(by Gamma, Helm, Johnson, Vlissides (Addison-Wesley, 1995, ISBN 0-201-63361-2) )

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Creational Patterns

-- Abstract Factory (87): Provide an interface for creating families of related or dependent objects without specifying their concrete classes
-- Builder (97): Separate the construction of a complex object from its representation so that the same construction process can create different representations
-- Factory Method (107): Define an interface for creating an object, but let subclasses decide which class to instantiate. Factory Method lets a class defer instantiation to subclasses.
-- Prototype (117): Specify the kinds of objects to create using a prototypical instance, and create new objects by copying this prototype
-- Singleton (127): Ensure a class only has one instance, and provide a global point of access to it

Structural Patterns

-- Adapter (139): Convert the interface of a class into another interface clients expect. Adapter lets classes work together that couldn't otherwise because of incompatible interfaces
-- Bridge (151): Decouple an abstraction from its implementation so that the two can vary independently
-- Composite (163): Compose objects into tree structures to represent part-whole hierarchies. Composite lets clients treat individual objects and compositions of objects uniformly
-- Decorator (175): Attach additional responsibilities to an object dynamically. Decorators provide a flexible alternative to subclassing for extending functionality
-- Facade (185): Provide a unified interface to a set of interfaces in a subsystem. Facade defines a higher-level interface that makes the subsystem easier to use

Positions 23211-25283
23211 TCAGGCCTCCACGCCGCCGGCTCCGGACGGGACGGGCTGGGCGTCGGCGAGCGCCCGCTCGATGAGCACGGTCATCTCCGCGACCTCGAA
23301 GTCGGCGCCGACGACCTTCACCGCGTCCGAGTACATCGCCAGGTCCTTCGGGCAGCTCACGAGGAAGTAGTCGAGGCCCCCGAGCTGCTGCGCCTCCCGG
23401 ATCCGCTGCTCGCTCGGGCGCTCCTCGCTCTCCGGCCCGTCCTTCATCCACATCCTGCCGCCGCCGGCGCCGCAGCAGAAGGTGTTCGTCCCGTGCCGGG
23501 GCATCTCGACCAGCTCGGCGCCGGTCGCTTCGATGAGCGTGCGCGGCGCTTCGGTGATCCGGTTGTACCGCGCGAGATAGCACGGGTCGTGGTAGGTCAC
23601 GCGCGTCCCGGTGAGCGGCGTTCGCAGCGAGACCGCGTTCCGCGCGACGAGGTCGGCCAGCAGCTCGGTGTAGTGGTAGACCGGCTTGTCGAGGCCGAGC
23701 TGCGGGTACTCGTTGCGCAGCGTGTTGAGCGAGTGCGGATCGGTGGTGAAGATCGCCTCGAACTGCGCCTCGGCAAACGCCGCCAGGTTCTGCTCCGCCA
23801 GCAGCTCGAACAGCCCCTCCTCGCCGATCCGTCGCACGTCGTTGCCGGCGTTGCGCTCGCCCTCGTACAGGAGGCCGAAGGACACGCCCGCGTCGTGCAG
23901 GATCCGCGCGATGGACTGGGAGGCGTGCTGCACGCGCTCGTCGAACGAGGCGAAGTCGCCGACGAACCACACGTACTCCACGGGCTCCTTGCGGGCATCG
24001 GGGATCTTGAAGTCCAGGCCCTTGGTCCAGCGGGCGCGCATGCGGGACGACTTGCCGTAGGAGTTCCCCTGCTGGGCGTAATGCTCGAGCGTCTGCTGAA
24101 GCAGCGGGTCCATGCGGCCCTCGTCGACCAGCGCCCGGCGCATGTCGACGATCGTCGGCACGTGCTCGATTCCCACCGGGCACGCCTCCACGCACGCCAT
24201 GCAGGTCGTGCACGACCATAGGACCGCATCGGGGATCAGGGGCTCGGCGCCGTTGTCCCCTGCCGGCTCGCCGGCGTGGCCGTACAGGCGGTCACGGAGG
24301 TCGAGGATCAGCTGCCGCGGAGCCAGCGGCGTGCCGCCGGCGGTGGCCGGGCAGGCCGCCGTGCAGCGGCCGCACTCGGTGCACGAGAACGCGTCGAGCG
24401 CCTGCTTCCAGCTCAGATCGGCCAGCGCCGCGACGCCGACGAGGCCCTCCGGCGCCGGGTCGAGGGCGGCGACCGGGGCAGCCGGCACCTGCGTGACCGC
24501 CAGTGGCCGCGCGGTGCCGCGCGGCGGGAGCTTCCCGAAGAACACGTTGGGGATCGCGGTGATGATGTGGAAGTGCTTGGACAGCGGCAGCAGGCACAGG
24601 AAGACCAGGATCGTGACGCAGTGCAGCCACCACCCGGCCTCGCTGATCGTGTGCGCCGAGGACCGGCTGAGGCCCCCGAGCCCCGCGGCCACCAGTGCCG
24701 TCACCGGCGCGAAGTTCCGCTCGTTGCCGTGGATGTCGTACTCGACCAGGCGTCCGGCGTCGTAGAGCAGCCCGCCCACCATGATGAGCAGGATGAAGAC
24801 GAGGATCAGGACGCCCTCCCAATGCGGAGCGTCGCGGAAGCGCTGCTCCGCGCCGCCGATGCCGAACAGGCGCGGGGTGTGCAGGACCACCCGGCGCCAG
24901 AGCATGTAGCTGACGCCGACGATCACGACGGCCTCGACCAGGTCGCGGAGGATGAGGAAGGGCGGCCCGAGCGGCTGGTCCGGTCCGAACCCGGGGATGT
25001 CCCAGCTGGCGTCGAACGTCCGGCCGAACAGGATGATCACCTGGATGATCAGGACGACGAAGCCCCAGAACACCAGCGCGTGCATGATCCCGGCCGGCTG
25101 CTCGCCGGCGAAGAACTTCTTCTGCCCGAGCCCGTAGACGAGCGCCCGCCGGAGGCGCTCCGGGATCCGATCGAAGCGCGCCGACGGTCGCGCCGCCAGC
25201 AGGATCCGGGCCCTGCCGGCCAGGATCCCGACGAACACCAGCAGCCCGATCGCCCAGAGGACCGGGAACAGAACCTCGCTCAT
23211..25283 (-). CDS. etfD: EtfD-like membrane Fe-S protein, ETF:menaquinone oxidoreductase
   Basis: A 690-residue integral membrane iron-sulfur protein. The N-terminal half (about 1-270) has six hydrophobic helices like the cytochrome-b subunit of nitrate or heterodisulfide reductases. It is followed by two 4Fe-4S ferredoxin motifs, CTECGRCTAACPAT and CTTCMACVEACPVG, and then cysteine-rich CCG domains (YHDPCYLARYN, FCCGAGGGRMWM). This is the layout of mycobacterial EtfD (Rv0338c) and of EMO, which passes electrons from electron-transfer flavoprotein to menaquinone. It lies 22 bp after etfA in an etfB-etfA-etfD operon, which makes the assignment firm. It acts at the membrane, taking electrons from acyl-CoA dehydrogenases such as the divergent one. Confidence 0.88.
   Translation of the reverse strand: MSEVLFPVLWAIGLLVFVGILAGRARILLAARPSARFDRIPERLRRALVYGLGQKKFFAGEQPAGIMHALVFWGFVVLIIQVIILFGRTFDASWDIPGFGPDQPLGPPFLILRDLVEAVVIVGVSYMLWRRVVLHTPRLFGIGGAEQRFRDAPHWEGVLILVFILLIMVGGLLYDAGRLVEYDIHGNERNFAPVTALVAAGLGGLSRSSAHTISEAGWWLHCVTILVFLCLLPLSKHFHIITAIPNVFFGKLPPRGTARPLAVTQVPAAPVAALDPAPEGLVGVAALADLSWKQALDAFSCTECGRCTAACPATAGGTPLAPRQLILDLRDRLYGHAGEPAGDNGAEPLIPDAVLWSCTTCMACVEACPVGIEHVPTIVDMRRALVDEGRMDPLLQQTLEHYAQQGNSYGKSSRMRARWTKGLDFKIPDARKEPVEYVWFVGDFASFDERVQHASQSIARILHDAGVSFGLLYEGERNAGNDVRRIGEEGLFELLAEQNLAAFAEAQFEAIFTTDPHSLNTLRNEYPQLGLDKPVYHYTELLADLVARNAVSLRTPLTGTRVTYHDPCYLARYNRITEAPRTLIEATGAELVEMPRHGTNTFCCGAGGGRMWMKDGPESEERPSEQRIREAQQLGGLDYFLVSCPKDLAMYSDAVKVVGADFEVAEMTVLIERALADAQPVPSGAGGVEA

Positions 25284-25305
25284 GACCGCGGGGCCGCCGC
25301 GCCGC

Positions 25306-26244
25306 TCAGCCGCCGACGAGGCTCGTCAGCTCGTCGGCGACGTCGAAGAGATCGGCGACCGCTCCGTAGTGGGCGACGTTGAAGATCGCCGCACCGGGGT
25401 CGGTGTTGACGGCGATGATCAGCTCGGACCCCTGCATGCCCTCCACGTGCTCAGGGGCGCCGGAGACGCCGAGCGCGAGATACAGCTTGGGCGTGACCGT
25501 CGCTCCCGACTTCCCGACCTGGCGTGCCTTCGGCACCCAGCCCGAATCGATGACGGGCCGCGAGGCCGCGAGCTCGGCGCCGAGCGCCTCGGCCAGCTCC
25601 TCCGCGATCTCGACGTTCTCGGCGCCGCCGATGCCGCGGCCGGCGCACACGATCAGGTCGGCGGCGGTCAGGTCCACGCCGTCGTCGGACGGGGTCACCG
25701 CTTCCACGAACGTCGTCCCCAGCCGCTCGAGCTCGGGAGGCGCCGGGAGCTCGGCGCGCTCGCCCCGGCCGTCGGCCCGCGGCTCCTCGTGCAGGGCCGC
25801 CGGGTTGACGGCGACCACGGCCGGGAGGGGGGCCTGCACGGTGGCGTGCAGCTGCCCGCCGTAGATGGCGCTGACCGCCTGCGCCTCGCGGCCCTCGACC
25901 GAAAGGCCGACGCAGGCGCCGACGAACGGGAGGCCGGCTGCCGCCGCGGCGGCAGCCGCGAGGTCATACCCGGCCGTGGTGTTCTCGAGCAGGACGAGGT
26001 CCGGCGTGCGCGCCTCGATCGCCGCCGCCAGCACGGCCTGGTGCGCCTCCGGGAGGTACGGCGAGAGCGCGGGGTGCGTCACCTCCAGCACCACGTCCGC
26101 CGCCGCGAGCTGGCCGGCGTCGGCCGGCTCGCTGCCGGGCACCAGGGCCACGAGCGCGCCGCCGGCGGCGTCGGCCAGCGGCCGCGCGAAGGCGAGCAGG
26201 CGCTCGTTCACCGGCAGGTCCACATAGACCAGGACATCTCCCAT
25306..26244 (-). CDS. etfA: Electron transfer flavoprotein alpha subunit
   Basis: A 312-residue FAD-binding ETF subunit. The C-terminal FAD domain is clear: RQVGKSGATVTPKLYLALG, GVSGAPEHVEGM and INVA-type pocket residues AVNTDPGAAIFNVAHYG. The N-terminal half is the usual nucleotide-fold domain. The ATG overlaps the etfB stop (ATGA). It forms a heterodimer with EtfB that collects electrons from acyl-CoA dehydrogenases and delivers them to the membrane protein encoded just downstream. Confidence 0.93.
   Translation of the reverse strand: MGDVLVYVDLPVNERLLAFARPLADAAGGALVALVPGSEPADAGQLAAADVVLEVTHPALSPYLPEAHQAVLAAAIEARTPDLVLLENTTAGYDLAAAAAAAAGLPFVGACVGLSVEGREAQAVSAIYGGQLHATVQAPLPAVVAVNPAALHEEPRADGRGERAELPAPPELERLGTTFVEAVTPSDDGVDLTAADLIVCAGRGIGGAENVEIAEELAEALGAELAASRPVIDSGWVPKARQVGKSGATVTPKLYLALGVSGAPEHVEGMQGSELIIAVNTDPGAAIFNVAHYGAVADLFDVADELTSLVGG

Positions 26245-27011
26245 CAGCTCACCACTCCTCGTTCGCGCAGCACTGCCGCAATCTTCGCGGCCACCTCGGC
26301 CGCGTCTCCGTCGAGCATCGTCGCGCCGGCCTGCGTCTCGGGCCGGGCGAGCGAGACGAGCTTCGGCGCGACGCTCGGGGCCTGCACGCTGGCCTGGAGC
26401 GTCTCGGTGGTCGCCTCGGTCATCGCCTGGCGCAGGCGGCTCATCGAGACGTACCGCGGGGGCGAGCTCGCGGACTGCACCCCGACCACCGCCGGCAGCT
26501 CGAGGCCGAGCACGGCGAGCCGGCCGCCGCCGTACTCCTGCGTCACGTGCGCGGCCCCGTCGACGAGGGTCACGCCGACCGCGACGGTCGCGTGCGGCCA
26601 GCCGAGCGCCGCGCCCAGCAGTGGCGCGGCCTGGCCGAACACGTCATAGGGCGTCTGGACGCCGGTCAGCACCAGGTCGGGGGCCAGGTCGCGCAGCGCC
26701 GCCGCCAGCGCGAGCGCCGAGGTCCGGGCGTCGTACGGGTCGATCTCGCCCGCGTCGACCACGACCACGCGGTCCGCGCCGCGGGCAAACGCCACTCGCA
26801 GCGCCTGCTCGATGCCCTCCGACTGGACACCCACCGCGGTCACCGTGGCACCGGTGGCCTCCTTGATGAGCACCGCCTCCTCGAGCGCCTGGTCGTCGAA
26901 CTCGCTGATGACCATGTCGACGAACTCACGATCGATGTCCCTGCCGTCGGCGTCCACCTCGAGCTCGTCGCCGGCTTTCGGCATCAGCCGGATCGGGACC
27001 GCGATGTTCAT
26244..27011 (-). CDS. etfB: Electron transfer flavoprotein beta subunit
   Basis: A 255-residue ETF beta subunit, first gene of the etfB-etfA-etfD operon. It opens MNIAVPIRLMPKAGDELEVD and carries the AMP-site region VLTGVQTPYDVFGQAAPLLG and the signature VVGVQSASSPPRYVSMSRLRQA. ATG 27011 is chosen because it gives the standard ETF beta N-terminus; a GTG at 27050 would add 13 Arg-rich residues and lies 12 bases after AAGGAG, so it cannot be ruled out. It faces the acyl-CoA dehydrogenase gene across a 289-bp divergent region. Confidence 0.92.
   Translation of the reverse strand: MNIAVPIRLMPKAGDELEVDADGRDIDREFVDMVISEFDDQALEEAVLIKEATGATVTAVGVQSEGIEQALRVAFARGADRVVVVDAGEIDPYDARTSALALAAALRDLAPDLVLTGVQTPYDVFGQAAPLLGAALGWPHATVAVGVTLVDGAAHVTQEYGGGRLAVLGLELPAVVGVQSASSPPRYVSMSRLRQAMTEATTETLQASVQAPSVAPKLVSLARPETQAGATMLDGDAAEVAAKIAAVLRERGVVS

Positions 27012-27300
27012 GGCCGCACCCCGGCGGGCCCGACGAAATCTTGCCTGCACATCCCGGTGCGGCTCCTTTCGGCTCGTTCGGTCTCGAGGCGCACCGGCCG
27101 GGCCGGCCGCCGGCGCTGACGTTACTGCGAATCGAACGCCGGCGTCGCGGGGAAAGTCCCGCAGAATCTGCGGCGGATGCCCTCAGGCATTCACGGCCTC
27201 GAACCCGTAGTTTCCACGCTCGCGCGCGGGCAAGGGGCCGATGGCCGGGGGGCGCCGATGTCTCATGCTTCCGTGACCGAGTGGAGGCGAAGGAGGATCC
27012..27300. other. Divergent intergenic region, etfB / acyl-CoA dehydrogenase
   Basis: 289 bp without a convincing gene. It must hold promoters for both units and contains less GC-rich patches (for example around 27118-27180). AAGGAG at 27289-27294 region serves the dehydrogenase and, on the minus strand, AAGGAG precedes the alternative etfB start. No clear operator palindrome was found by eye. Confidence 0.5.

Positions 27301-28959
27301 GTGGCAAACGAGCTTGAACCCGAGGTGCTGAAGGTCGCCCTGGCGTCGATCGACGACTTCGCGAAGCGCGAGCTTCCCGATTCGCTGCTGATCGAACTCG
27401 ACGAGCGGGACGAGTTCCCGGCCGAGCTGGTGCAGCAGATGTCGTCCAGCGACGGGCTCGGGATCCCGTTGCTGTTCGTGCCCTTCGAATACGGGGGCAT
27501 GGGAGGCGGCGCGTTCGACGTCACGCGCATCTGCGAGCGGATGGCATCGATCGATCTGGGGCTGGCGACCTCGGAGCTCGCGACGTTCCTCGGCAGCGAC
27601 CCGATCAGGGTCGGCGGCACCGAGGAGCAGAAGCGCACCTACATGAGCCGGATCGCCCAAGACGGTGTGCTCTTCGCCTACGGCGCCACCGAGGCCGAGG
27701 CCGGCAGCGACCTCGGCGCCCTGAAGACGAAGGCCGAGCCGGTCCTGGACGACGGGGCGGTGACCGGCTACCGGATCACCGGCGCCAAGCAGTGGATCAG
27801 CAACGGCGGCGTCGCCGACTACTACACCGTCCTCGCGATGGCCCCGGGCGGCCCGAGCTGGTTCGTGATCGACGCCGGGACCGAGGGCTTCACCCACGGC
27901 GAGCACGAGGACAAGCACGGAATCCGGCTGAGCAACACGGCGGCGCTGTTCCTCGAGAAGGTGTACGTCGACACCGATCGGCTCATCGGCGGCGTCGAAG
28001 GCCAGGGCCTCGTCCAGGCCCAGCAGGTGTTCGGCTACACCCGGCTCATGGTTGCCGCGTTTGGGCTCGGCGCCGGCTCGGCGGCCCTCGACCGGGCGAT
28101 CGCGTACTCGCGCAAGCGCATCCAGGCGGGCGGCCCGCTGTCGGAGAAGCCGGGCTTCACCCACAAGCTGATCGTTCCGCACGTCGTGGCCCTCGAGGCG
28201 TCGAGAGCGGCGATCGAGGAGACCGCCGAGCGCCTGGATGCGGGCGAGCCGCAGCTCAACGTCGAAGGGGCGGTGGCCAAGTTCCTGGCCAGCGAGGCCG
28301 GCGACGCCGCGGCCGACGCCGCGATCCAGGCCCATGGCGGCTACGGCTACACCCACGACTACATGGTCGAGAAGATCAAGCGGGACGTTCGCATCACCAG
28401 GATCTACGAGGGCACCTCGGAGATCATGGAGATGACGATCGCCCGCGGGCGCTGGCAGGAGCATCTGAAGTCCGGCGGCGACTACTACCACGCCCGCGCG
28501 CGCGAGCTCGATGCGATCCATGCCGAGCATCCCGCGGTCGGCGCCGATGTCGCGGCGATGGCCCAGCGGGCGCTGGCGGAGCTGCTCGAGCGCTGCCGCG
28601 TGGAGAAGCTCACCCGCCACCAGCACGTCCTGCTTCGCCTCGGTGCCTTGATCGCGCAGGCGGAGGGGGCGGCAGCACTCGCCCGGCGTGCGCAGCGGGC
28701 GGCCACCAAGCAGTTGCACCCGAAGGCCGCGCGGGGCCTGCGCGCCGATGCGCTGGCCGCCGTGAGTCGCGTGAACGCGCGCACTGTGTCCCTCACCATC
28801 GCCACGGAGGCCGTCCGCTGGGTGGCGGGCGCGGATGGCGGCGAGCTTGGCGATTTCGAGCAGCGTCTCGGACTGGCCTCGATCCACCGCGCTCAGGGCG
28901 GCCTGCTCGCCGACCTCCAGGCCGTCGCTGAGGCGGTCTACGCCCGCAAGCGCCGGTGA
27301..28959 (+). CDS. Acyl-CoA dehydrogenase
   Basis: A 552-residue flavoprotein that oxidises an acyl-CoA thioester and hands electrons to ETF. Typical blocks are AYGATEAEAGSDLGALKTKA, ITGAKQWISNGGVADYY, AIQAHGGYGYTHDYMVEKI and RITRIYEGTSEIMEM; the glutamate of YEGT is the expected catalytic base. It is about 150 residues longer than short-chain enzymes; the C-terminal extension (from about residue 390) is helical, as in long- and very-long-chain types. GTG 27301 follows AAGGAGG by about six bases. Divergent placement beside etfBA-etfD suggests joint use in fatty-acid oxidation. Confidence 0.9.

-- Flyweight (195): Use sharing to support large numbers of fine-grained objects efficiently
-- Proxy (207): Provide a surrogate or placeholder for another object to control access to it

Behavioral Patterns

-- Chain of Responsibility (223): Avoid coupling the sender of a request to its receiver by giving more than one object a chance to handle the request. Chain the receiving objects and pass the request along the chain until an object handles it
-- Command (233): Encapsulate a request as an object, thereby letting you parameterize clients with different requests, queue or log requests, and support undoable operations
-- Interpreter (243): Given a language, define a representation for its grammar along with an interpreter that uses the representation to interpret sentences in the language
-- Iterator (257): Provide a way to access the elements of an aggregate object sequentially without exposing its underlying representation
-- Mediator (273): Define an object that encapsulates how a set of objects interact. Mediator promotes loose coupling by keeping objects from referring to each other explicitly, and it lets you vary their interaction independently
-- Memento (283): Without violating encapsulation, capture and externalize an object's internal state so that the object can be restored to this state later
-- Observer (293): Define a one-to-many dependency between objects so that when one object changes state, all its dependencies are notified and updated automatically
-- State (305): Allow an object to alter its behavior when its internal state changes. The object will appear to change its class
-- Strategy (315): Define a family of algorithms, encapsulate each one, and make them interchangeable. Strategy lets the algorithm vary independently from clients that use it.
-- Template Method (325): Define the skeleton of an algorithm in an operation, deferring some steps to subclasses. Template Method lets subclasses redefine certain steps of an algorithm without changing the algorithm's structure
-- Visitor (331): Represent an operation to be performed on the elements of an object structure. Visitor lets you define a new operation without changing the classes of the elements on which it operates

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Last modified 26 February 2023